A kinetic method is described for the determination of Se(IV) based on its inhibiting effect on the Fe(III) catalysis of the oxidation of C6H5COONa with hydrogen peroxide. The detection limit is 0.06 μg cm-3. The relative error ranges between 2.1 and 9.5 % for the concentration interval 0.26 to 2.6 μg cm-3. Kinetic equations are proposed for the investigated process. The effects of certain foreign ions upon the reaction rate were determined in order to assess the selectivity of the method. the method was applied for the determination of Se(IV) in pharmaceutical samples.

Abstract:
Off-shellness and inhomogeneities are in the non-equilibrium dynamics of the lambda phi^4 model are studied using the closed timepath formalism reformulated as kinetic field theory. We take into account initial correlations up to the 4-point functions. The model is shown to exhibit a SO(1,1) symmetry broken by interactions and initial conditions. The divergence of the corresponding Noethercurrent is calculated and the Ward-Takahashi relations for the broken symmetry are given. They constitute a set of generalized integrated kinetic equations for the general n-point functions. We demonstrate that energy-momentum conservation follows from the transport equations. As an application we discuss inhomogeneities and general non-equilibrium conditions in the free field model. In our solution we identify the casimir-effect.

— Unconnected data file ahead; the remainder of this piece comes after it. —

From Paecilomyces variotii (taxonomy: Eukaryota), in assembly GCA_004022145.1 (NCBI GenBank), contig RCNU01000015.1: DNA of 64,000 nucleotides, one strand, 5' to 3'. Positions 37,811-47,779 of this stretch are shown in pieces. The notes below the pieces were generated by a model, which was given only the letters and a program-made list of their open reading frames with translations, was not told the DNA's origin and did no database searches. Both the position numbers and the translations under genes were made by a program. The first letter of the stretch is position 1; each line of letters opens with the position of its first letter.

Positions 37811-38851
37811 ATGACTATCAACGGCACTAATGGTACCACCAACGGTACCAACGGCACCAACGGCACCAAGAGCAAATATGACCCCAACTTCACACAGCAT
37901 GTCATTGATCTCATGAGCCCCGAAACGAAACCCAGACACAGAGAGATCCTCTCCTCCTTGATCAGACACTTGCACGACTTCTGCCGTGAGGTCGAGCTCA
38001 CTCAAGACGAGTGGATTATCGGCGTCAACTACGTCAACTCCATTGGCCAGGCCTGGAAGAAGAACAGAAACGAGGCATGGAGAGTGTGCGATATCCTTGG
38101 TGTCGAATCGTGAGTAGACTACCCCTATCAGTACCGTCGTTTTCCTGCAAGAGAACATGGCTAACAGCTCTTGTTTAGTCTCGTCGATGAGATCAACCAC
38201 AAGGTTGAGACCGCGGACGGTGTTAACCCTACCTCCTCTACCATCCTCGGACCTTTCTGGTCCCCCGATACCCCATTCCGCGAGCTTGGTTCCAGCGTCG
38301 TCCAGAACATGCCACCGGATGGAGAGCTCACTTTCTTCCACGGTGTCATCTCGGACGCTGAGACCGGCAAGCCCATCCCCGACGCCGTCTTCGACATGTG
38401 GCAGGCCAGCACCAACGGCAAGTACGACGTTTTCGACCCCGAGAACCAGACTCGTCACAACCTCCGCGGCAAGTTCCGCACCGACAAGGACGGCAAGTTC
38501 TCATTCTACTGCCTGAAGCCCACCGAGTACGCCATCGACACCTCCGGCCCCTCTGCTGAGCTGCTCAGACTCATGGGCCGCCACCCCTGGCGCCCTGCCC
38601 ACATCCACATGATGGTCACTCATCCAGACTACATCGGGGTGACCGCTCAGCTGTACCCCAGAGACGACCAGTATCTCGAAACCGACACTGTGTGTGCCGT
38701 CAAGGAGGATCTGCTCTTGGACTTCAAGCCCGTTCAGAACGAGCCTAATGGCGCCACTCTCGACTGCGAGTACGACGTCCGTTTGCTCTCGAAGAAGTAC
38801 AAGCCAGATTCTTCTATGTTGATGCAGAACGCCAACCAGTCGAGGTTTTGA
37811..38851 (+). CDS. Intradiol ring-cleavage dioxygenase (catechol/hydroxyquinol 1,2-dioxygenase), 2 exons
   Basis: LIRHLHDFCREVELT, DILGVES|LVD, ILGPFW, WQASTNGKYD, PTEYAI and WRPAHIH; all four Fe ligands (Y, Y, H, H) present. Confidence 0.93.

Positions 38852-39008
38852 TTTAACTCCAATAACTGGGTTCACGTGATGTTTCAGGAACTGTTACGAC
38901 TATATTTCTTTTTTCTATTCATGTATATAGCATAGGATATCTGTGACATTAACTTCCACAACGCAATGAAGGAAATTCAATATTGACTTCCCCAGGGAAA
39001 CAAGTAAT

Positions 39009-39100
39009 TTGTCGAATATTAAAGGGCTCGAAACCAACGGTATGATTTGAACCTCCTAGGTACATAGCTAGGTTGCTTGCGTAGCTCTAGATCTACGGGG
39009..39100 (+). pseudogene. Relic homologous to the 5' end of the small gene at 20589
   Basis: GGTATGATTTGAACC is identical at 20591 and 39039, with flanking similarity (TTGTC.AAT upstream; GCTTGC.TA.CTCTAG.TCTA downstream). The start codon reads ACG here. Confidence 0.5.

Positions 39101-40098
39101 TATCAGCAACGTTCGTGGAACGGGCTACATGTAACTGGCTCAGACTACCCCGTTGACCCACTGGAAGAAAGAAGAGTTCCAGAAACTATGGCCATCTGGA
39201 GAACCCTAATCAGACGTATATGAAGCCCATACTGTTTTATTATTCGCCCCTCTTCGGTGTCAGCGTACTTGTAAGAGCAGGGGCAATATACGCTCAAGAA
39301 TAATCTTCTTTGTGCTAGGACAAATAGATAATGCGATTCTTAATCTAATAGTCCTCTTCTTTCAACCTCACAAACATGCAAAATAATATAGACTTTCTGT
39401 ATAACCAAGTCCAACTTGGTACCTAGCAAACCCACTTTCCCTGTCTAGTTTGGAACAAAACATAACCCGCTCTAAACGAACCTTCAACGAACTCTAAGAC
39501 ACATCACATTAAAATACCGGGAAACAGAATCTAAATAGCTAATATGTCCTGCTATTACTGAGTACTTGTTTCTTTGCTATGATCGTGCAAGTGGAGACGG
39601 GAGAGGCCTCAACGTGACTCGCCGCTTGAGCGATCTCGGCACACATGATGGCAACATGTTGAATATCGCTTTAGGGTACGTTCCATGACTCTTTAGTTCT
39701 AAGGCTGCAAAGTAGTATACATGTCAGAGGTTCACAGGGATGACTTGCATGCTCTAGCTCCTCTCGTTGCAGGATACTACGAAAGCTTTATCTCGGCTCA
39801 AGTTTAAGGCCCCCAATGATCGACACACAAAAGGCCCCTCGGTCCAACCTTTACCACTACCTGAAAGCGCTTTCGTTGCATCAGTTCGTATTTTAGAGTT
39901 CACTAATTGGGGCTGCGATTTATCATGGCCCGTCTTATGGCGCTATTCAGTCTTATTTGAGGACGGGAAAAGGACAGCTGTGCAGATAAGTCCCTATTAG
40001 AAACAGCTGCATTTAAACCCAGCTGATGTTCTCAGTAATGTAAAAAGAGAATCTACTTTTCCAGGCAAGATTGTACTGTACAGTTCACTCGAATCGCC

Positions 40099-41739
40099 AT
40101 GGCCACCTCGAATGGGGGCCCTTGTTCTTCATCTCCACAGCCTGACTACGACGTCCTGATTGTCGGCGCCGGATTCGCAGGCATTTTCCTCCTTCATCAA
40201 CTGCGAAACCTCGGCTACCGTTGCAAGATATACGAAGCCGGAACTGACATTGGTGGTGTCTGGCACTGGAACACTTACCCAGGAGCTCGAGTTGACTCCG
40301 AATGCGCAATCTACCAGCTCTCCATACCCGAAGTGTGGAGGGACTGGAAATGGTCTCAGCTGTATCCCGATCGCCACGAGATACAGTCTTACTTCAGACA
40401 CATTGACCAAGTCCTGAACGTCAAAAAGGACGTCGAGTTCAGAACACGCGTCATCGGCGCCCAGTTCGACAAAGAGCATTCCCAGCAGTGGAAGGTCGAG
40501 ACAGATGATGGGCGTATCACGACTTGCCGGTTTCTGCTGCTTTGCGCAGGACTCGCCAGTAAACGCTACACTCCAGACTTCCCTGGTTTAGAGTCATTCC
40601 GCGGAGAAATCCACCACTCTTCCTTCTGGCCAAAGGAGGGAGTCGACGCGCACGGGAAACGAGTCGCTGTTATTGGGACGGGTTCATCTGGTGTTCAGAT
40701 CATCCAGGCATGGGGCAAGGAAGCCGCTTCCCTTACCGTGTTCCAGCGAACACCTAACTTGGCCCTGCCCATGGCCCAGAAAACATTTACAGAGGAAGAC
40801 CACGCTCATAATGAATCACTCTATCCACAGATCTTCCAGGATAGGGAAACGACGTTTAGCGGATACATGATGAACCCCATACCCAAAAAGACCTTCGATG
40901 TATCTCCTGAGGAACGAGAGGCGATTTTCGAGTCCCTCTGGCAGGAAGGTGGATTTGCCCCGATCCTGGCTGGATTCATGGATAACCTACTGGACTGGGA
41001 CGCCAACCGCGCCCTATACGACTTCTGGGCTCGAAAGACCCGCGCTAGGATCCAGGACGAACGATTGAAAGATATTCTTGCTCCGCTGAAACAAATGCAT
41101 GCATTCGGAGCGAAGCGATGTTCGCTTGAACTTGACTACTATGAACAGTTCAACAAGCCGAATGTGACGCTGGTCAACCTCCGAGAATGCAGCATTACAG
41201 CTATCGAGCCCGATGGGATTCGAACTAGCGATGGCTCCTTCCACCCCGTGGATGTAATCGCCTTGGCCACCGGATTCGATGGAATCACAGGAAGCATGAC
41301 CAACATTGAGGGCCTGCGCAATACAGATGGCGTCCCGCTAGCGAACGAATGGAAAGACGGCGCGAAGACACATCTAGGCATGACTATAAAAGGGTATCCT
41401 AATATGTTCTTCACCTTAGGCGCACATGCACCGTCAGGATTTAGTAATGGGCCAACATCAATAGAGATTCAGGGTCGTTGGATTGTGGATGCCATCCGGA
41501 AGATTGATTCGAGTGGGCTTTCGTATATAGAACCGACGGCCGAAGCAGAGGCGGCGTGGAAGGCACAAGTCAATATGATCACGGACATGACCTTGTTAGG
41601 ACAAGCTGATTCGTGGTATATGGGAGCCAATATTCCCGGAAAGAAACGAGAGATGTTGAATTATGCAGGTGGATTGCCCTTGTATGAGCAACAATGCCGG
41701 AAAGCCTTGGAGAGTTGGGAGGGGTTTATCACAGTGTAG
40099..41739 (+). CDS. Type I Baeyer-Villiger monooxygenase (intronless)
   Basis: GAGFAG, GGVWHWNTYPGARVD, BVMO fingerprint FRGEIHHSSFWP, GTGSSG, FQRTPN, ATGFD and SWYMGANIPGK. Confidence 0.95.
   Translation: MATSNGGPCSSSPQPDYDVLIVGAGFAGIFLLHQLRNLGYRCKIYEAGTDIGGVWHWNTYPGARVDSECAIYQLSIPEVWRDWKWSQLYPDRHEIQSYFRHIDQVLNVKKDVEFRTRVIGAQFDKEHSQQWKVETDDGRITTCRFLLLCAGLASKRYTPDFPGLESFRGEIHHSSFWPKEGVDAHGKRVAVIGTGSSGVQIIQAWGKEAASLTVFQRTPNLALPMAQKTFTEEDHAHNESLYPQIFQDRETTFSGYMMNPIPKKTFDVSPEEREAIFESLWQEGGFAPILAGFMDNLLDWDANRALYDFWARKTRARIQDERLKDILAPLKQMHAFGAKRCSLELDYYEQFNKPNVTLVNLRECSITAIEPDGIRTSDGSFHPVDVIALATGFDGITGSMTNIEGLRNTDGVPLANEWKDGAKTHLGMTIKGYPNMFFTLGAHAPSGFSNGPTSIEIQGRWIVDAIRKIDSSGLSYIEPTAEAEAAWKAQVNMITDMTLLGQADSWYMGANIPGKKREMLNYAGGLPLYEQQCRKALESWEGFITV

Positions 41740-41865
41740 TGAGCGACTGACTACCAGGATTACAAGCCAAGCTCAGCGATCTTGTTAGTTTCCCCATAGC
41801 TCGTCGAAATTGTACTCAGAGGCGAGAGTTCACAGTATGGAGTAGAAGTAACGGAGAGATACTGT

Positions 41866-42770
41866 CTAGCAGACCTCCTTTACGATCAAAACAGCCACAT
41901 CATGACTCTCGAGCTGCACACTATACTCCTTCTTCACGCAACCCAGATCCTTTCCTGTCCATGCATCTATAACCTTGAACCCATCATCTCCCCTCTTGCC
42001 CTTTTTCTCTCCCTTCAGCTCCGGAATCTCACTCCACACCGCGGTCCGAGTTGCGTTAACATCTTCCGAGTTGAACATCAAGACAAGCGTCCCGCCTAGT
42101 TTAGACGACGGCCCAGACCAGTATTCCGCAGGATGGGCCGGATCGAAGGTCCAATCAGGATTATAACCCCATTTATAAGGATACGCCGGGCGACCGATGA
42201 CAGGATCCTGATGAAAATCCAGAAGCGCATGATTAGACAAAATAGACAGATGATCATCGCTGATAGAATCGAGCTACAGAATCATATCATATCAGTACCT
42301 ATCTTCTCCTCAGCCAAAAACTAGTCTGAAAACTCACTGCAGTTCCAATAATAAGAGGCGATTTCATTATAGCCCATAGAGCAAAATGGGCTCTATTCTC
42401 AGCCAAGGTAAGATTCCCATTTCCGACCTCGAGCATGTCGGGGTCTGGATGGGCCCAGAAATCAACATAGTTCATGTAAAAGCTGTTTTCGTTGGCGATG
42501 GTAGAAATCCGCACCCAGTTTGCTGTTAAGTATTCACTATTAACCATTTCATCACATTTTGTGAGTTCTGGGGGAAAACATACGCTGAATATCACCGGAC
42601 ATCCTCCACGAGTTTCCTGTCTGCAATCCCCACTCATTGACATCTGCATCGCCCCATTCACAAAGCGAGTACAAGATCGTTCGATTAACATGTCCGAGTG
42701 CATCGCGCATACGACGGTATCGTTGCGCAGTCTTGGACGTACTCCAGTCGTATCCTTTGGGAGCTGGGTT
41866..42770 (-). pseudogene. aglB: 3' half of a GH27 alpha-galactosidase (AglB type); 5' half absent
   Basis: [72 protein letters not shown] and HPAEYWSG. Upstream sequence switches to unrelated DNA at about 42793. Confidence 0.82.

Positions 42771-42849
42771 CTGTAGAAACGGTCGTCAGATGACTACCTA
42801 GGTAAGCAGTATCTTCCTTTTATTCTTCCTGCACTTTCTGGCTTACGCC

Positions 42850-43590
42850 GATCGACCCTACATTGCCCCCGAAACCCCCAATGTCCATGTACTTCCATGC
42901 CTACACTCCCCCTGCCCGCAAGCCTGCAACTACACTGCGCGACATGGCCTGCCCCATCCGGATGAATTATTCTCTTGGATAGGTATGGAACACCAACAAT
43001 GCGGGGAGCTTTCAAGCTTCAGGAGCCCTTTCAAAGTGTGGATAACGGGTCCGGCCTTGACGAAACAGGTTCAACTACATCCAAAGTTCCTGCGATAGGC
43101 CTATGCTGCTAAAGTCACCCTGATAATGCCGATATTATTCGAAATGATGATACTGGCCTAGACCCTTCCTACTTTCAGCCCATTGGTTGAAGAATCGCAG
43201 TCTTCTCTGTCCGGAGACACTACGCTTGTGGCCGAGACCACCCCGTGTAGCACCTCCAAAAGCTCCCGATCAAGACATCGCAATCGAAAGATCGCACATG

Abstract:
We present a theory for the construction of renormalized kinetic equations to describe the dynamics of classical systems of particles in or out of equilibrium. A closed, self-consistent set of evolution equations is derived for the single-particle phase-space distribution function $f$, the correlation function $C=<\delta f\delta f >$, the retarded and advanced density response functions $\chi^{R,A}=\delta f/\delta\phi$ to an external potential $\phi$, and the associated memory functions $\Sigma^{R,A,C}$. The basis of the theory is an effective action functional $\Omega$ of external potentials $\phi$ that contains all information about the dynamical properties of the system. In particular, its functional derivatives generate successively the single-particle phase-space density $f$ and all the correlation and density response functions, which are coupled through an infinite hierarchy of evolution equations. Traditional renormalization techniques are then used to perform the closure of the hierarchy through memory functions. The latter satisfy functional equations that can be used to devise systematic approximations. The present formulation can be equally regarded as (i) a generalization to dynamical problems of the density functional theory of fluids in equilibrium and (ii) as the classical mechanical counterpart of the theory of non-equilibrium Green's functions in quantum field theory. It unifies and encompasses previous results for classical Hamiltonian systems with any initial conditions. For equilibrium states, the theory reduces to the equilibrium memory function approach. For non-equilibrium fluids, popular closures (e.g. Landau, Boltzmann, Lenard-Balescu) are simply recovered and we discuss the correspondence with the seminal approaches of Martin-Siggia-Rose and of Rose.and we discuss the correspondence with the seminal approaches of Martin-Siggia-Rose and of Rose.